Voice from the Front-line: ‘Periods don’t stop during for crisis’
In Satkhira, a local young feminist organisation is raising awareness and building community resilience to tackle the compounding effects of COVID-19 and cyclone Amphan.
Satkhira is a coastal district in southwest Bangladesh. The area is tremendously vulnerable to the impacts of climate change. In 2009, cyclone Aila wreaked havoc in the district, causing numerous casualties and destroying croplands. Saltwater ingress has created long-term consequences for the area. Since then, Satkhira has been frequently affected by medium to high intensity cyclones within close intervals.
Most of the inhabitants of Satkhira are engaged in fish-farming and agriculture, thanks to their close proximity to rivers and to the world’s largest mangrove forest, the Sundarbans. An increasing number of people have also started migrating to nearby cities, either as day-labourers or as brick-makers on a seasonal basis. This is particularly the case in the dry season, when agriculture and fish farming become difficult due to increased levels of salinity. Women are also migrating to big cities to work in garment factories.
A female-led, local organisation in Satkhira, called Bindu, has been working on community outreach programmes for almost a decade now. The organisation advocates for gender equity, women’s empowerment and right to education, and climate justice. Founded in 2011, Bindu’s work is primarily focused around the southwestern coastal region of Bangladesh.
Extending emergency response services to vulnerable communities
Jannatul Mawa, a 28 year-old young woman from Kaliganj upazila in Satkhira, is the Executive Director of Bindu. When COVID-19 hit, the organisation undertook multiple initiatives to tackle the repercussions of the ongoing crisis on the communities.
With an initial focus on reducing gender-based discrimination and child marriage, Jannatul and her organisation eventually started offering different skill-based training to local women. “We recognise that women are disproportionately affected by natural disasters and climate change due to various socio-cultural and economic factors. Therefore, we aim to empower women socially and economically to secure their rights,” Jannatul narrates.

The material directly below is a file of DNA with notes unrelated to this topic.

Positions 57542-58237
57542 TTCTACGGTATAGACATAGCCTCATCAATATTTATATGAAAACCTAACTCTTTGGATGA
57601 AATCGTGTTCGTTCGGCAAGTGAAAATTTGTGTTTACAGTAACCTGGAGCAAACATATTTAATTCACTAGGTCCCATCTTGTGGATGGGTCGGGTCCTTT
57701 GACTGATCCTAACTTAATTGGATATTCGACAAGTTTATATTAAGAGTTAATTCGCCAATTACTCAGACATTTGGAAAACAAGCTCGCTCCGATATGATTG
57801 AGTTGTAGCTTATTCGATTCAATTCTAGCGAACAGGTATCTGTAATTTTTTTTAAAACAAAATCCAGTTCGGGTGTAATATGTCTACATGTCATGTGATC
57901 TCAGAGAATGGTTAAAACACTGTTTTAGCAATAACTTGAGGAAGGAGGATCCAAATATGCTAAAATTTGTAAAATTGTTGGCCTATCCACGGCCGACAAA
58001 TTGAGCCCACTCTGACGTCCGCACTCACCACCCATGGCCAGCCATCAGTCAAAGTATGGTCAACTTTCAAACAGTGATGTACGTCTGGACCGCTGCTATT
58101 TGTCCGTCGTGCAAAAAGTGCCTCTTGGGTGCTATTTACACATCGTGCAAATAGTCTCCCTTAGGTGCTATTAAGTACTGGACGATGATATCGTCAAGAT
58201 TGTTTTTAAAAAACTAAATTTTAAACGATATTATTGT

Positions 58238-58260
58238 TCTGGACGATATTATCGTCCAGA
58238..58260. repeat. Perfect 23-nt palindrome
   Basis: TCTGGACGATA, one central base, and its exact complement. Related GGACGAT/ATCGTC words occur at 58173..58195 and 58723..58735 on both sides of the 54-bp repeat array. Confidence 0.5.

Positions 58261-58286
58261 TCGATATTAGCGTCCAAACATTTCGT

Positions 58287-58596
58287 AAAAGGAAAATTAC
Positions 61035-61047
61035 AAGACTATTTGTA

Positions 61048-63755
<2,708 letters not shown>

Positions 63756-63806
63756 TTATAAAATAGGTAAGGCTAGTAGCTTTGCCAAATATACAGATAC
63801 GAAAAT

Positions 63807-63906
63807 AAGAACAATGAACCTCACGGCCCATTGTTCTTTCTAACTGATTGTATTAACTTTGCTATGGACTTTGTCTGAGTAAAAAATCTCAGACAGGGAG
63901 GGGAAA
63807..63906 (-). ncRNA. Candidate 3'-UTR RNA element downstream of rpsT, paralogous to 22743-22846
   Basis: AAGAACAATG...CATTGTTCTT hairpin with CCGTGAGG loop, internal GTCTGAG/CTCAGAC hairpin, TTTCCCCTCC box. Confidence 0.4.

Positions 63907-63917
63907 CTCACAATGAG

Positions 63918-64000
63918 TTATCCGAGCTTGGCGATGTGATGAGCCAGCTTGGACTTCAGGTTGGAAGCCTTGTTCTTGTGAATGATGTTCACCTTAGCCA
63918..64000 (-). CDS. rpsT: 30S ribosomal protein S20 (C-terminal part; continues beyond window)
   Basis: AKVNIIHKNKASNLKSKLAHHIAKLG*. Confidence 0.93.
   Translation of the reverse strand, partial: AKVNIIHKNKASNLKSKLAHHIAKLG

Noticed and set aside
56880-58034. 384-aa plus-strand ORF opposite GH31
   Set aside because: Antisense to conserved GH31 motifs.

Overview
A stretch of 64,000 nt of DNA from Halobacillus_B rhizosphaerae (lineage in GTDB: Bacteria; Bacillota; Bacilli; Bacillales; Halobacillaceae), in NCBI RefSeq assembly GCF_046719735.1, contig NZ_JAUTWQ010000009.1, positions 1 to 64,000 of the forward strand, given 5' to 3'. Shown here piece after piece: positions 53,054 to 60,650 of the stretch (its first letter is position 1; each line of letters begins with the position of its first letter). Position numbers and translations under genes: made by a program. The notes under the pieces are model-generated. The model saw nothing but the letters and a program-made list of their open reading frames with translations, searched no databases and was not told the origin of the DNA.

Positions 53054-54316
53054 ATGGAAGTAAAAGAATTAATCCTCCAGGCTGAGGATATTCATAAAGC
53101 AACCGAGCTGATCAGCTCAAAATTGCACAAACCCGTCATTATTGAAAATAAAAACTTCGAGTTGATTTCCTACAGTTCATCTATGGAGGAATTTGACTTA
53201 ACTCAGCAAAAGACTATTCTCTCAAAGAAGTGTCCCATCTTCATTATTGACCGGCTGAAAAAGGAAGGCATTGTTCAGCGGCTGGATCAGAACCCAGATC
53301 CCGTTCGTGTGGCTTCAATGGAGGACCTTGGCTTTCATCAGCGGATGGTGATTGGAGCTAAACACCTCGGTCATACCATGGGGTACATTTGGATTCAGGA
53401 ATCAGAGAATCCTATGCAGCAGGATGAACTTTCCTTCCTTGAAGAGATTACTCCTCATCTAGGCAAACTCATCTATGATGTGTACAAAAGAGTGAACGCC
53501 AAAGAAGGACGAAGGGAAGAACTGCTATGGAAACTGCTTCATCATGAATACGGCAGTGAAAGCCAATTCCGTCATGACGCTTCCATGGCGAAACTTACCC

Given the multiple effects of the crisis on the communities of Satkhira, Jannatul sensitised community members about the safety and prevention protocols of COVID-19. She withdrew funds from Bindu’s reserve, to mobilise and form a women-led emergency response team to produce and distribute face masks, hand sanitisers and soaps.
”All staff members of Bindu contributed to an emergency fund by forgoing their salary for one month. Community members also came forward to contribute to the effort. In addition, a local NGO provided their support to our initiative,” shared Jannatul.
Jannatul and her team conducted courtyard meetings in the communities to demonstrate proper ways of wearing masks and washing hands, as per the guidelines of the World Health Organization (WHO) and the Ministry of Health in Bangladesh. In addition, they distributed leaflets, posters and implemented awareness campaigns in local language about the nature of the virus. “All our previous experiences in community outreach worked as a resource during COVID-19,” she adds.
To cater to a wide range of audience, Jannatul also collaborated with a local radio station known as Nalta, to disseminate information and important guidelines. She has facilitated the formation of a local network called the “Corona Expert Team” consisting of local men, women, youth, social workers and community journalists. The network works to foster relationships between the community and local government. Together with the local government, the network has hosted training workshops for local youth volunteers on emergency response measures during COVID-19.
Tackling Compounding Shocks
While COVID-19 was still prevailing, Bangladesh was hit by cyclone Amphan, the deadliest storm ever recorded in the Bay of Bengal. During the cyclone, heavy rains and high tidal surges destroyed dams and submerged low-lying lands, ponds and croplands with intrusion of saline water in Satkhira.
To ensure the safety of the cyclone-affected communities, Jannatul offered essential materials such as masks, hand sanitisers and disinfectants for free. “People are struggling to manage food for themselves, how will they buy masks and soaps? This is the time when we should support each other” she adds.
“It must also be mentioned that menstruation does not stop during a crisis. We encouraged and promoted the use of sanitary napkins to ensure menstrual hygiene among vulnerable girls. Our volunteers distributed sanitary napkins among young girls and women at a very low price and at times, free of cost” she denotes.
When the situation improved, Jannatul provided seeds and organic fertilisers to women farmers to begin their harvests. She was able to fund this initiative from one of her ongoing projects that promotes women-friendly agricultural practices.
“Community driven interventions can build long-term resilience. More attention and investments should be driven towards interventions and innovative solutions being instigated by local grassroots organisations” Jannatul concludes.
Get in touch with Sohanur Rahman via email@example.com